Your cell phone is powered by a lithium-ion battery capable of being charged 1000+ times. It is quite similar to a Pale Blue Earth (PBE) USB rechargeable battery in terms of function. There is another similarity as well. Both batteries rely on a flammable lithium-ion electrolyte. Lithium-ion batteries are by no means indestructible.

That could change in the very near future thanks to work being done at the Johns Hopkins Applied Physics Laboratory and the University of Maryland. A team of researchers believe they have invented a nearly indestructible lithium-ion battery that could finally bring an end to worries of rechargeable batteries overheating and exploding.

Though battery fires and explosions are not decimating the world population, they still occur. And when they do, they can be quite serious. PBE explains that the problem is one of thermal runaway. Lithium-ion batteries are designed in such a way that once overheating begins, it leads to thermal runaway very quickly. It is that which leads to fires and explosions.

It’s What’s Inside

A lithium-ion battery’s kryptonite is the thin separator that keeps the negative and positive ends of the battery apart. In that separator is the lithium electrolyte that allows ions to pass through. If the separator breaks down, a short circuit occurs.

Johns Hopkins and University of Maryland researchers undertook a project intended to replace that barrier with something better. Now several years into it, they have found a way to create a water-based lithium electrolyte in a plasticized barrier.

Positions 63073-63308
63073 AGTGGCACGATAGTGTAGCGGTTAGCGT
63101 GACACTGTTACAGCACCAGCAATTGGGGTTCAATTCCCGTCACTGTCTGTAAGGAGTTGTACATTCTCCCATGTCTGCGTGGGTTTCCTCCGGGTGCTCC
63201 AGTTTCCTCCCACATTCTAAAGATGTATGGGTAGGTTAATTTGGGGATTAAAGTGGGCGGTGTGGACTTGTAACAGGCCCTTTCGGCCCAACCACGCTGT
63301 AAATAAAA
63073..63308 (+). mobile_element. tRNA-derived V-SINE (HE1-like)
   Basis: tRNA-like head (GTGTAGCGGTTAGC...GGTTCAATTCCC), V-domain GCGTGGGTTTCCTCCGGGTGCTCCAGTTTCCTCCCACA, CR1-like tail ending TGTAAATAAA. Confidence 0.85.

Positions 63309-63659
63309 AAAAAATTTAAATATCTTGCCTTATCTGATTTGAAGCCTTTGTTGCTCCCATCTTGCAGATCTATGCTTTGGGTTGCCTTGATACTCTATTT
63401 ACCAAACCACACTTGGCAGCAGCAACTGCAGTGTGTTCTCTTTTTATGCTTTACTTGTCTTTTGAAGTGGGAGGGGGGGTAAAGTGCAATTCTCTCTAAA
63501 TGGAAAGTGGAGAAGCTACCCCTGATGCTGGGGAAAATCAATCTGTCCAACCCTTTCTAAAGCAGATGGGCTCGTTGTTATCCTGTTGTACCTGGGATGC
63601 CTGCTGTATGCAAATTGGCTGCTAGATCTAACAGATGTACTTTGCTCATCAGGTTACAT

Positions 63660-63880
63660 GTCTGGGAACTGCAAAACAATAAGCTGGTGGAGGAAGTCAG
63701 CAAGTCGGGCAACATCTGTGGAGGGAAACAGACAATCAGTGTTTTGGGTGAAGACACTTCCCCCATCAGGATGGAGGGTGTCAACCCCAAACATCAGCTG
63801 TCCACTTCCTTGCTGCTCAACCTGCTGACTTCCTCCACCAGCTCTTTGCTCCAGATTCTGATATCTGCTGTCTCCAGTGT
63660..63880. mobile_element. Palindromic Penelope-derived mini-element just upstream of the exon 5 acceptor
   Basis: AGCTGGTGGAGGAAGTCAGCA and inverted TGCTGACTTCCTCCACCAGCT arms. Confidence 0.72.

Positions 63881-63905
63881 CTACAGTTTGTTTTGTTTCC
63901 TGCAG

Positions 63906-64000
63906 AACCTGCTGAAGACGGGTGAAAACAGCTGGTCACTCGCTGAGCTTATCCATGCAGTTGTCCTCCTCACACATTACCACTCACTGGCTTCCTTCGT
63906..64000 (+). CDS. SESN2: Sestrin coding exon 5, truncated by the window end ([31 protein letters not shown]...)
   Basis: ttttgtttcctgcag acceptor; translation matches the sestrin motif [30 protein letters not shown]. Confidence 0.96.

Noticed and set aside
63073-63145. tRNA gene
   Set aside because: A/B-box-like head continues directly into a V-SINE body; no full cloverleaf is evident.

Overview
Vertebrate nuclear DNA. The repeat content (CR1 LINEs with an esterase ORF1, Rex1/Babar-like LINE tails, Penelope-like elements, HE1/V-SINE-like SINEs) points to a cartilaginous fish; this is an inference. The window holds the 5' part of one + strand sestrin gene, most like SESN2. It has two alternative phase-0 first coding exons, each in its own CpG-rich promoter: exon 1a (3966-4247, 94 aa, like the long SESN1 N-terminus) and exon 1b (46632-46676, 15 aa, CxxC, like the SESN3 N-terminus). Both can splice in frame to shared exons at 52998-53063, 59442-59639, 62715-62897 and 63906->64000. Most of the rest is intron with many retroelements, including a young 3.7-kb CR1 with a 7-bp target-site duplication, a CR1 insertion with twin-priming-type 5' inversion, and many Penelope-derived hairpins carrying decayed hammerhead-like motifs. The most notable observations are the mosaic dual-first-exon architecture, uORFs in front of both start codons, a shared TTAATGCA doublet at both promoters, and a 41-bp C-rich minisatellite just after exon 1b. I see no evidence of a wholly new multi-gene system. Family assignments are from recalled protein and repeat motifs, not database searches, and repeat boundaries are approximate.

In essence, they’ve invented the lithium-ion version of an aqueous battery. It turns out that aqueous batteries are not all that new. They have been around for more than two decades. The problem is that they do not store enough energy to be useful – at least until now.

Electrolytes and Polymers

Researchers have created a water-based electrolyte that still uses lithium salts. But rather than containing that electrolyte in a standard barrier, they have mixed it with a polymer that more or less becomes a soft plastic once cured. The end result is a flexible electrolyte barrier that can be submerged in water, cut in half, and even burned – but still generate electricity.

Researchers have put their indestructible battery through the ringer. They have subjected it to all kinds of abuse in hopes of seeing if they could induce thermal runaway and cause a fire. So far, the battery has not failed.

The implications of their research are incredible. Small, flexible lithium-ion batteries can be designed in nearly any shape. Their flexibility allows for installation in wearable electronic devices and clothing. Their ability to withstand so much punishment makes them ideal for military applications.

So why aren’t these batteries on the market yet? They have one drawback: they are only good for about a hundred charge cycles, and that’s on the high side. By contrast, a typical lithium-ion battery from PBE can be charged 1000+ times.

Indestructible Batteries Coming Soon

Researchers have to increase the charge cycles before their batteries will be economically viable for mass production. In all likelihood, getting there is a matter of adjusting the electrolyte formula. Needless to say, indestructible batteries are coming soon to a device near you.

In the meantime, we continue to use our current lithium-ion batteries with care. We know enough not to store them under high heat conditions. We know not to put them in our pockets where they can come in contact with coins and other metal objects. We do what we do to avoid excess heat, thermal runaway, and fire. Maybe all of that will be unnecessary someday.